When it comes to safety, tires are one of the most important components of your vehicle. Your brakes stop the wheels from turning, but it's the grip of the tires that brings your car to a stop.
When you think of all the safety equipment on cars these days, people quickly think of airbags, emergency braking, anti-lock brakes, lane departure warning, etc. The truth is, your tires are one of the most important safety features of your vehicle. It is often the most ignored as well. They cushion the car providing a more comfortable ride. Develop traction for driving and steering under a wide variety of road conditions and help absorb massive forces even a small car can generate during accelerating, braking, and cornering.
Today, we bring you some tips on how to keep your tires in good condition. After all, tires are all that separates you from the road.
This is one of the most critical things you can do to keep yourself and your family safe. Many people think you can tell if a tire is low just by looking, but the truth is you just cannot. It starts with a good tire gauge, so you know the info is accurate. This assumes the vehicle you own doesn’t have a diagnostic center that shows each tire's pressure. All newer vehicles have a light that comes on to tell you when the pressure is low, but often by the time the light comes on, the tire is very low.
We know that a low tire runs much hotter due to friction, and this can lead to a blowout. It also hurts your fuel economy. An overinflated tire will lead to increased wear right in the middle of the tire, and because there is less tread on the road, handling is not as good, and neither is braking.
Use the tire pressure recommended by the automaker, not what it says on the side of the tire. One particular size and brand of the tire may be used on many different vehicles. Almost always, if you look inside the driver’s door, there are stated air pressures. The front may be different from the rear tires, but whatever the case, use the pressures that are on the car. If you drive around with one or multiple tires with low pressure, you risk more than just the possibility of a blowout. Driving on underinflated tires causes a drag, a force that works against your car to slow it down, and that negatively impacts your gas mileage. “Doing something as simple as checking tire pressure once a month and making sure that you have the proper inflation pressure can make a big difference in the safety, the wear, and the fuel economy in your tires. Most new cars have tire pressure warning indicator lights on the dash to alert you when a tire is low on pressure.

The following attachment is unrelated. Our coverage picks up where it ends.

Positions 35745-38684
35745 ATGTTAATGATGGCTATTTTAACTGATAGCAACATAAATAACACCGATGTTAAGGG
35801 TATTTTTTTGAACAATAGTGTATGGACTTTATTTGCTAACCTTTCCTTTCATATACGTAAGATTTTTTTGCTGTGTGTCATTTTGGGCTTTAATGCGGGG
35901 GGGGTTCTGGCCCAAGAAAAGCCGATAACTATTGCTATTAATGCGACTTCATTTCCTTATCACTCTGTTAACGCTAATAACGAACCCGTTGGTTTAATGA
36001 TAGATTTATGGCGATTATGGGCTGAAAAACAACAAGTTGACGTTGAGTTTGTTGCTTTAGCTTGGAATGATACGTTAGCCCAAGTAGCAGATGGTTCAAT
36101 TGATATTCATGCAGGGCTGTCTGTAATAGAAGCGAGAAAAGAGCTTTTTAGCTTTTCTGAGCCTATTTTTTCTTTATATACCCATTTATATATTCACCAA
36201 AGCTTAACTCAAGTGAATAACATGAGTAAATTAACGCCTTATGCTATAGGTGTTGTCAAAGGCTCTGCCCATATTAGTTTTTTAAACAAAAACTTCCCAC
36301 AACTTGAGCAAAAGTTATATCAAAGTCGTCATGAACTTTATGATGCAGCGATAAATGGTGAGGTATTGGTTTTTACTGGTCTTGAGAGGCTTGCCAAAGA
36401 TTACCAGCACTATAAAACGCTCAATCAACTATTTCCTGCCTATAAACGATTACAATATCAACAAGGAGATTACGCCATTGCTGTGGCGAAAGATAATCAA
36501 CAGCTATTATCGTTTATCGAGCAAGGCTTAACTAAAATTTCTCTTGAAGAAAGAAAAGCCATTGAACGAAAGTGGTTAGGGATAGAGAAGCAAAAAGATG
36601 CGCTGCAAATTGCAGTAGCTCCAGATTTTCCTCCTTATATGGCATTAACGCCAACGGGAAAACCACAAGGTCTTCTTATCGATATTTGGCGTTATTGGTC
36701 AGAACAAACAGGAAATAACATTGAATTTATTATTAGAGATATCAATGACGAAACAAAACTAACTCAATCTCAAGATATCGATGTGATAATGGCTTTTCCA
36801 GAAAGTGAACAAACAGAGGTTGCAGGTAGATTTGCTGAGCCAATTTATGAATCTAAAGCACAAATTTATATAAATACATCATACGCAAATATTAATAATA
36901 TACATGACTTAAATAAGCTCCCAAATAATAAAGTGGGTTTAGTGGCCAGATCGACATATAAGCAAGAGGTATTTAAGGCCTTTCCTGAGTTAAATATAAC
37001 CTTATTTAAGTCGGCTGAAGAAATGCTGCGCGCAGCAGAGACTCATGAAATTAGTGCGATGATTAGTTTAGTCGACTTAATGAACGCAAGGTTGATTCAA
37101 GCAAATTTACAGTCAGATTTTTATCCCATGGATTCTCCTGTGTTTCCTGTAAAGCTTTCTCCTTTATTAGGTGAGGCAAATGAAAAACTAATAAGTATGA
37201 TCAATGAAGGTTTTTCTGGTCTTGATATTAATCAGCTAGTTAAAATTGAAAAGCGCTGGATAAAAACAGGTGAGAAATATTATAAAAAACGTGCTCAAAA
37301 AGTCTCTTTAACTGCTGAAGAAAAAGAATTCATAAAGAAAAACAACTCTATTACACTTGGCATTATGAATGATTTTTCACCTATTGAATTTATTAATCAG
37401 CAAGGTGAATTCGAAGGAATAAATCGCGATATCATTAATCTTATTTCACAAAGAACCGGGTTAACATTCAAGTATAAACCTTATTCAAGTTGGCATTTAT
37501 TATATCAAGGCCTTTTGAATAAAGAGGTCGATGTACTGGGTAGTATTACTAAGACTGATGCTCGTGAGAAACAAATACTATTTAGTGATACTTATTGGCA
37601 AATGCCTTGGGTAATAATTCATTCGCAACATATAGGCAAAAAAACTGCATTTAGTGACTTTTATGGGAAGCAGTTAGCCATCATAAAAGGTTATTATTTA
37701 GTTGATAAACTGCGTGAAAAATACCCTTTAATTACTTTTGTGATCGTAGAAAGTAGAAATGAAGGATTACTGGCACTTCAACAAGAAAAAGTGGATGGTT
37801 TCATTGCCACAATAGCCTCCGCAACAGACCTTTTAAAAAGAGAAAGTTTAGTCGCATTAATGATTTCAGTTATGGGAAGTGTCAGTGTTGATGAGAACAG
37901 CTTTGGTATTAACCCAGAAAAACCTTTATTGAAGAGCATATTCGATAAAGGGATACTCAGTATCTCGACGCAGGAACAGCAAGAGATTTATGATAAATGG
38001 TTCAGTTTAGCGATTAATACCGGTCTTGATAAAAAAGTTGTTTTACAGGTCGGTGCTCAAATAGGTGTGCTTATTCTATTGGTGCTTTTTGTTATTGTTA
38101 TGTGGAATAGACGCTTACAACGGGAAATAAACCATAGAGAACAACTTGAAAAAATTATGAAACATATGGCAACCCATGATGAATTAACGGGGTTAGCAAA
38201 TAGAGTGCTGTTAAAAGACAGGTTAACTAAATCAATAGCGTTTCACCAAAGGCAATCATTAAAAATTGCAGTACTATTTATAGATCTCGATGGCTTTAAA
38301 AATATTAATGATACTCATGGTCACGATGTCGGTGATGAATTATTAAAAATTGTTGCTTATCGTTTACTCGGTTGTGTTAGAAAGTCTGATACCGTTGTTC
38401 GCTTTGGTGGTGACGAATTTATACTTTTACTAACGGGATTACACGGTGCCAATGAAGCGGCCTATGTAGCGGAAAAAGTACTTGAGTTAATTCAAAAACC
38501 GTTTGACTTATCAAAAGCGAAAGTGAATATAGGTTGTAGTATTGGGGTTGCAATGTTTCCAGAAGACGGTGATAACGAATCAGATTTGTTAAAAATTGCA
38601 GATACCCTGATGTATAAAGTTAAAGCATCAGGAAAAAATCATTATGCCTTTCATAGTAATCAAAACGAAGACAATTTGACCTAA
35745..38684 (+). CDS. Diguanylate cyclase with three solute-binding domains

Understand too, that changes in temperature can affect tire pressure. Putting nitrogen in your tires can have a slight effect on tire pressure and how fast they lose pressure over time. Nitrogen is more commonly used in the tires of special equipment vehicles, airplanes, and race cars. These are heavy-frequency vehicles that operate at extreme temperatures where even the most minuscule of pressure changes can have drastic or even unpredictable effects.
They require the air pressure stability nitrogen gas provides. Tires filled with nitrogen also tend to run cooler than those filled with air. Because tire grip strongly correlates to tire temperature, using nitrogen is necessary for race car drivers.
Ultimately, your gas of choice should depend on how you use your vehicle. If you use your car on the racetrack, consider switching to nitrogen if you haven’t done so already. For car owners who mostly use public transportation or have cars in storage for extended periods of time, nitrogen may be a beneficial option. Filling a tire with nitrogen gas is a long process that involves filling and purging tires multiple times, which slowly removes oxygen and any water. Using 93 to 95 percent pure nitrogen will prevent wheel corrosion from internal moisture and result in greater longevity for your tires. Unfortunately, nitrogen can be expensive, and the inflation process is time-consuming
Regardless of the type of gas, you decide on, be sure to check your tire pressure at least once a month and take your car in for regular maintenance to ensure tire health.
Too often people don’t spend the money needed to get their tires rotated. This should be done every 8000 kms. What people often don’t realize is rotating tires will extend the life of your tires, sometimes you can double the tire life just by being diligent with the 8000 km rotation. Rotation will help keep tread wear even, especially on front-wheel-drive cars. I would use a dealership to do this since some vehicles have different rules of rotating. Some vehicles have to be cross-rotated. Also, most dealerships will do a free brake inspection for you and give you the amount of brake wear since they’ve already got the wheels off anyway.
Again, this will extend the life of your tires, and you often can’t tell by driving if your front end is out of alignment. Potholes and curbs will knock a car out of alignment in a hurry. Often, by the time you figure out your car needs an alignment, you’ve eaten through the tires. The safe mileage to have an alignment checked is no more than 25,000 miles unless you hit a curb or pothole that you really feel.
This is something you can easily do yourself using a tread depth gauge, which can be found at almost any Canadian Tire or local Automotive parts store for under $5. Take measurements in three locations across the tire’s tread: Check the outside edge, right in the center, and on the inside edge.
If your tires have less than 2mm of tread, which is below the legal minimum in most places, and should set off all sorts of warnings, they should be replaced immediately. Tires worn to this level could also have visible wear, like the steel cords showing from side to side across two or more tread segments. Tires this worn are a true safety issue and you are at risk.
Between 4 to 5mm is considered good, and 6mm and over is good.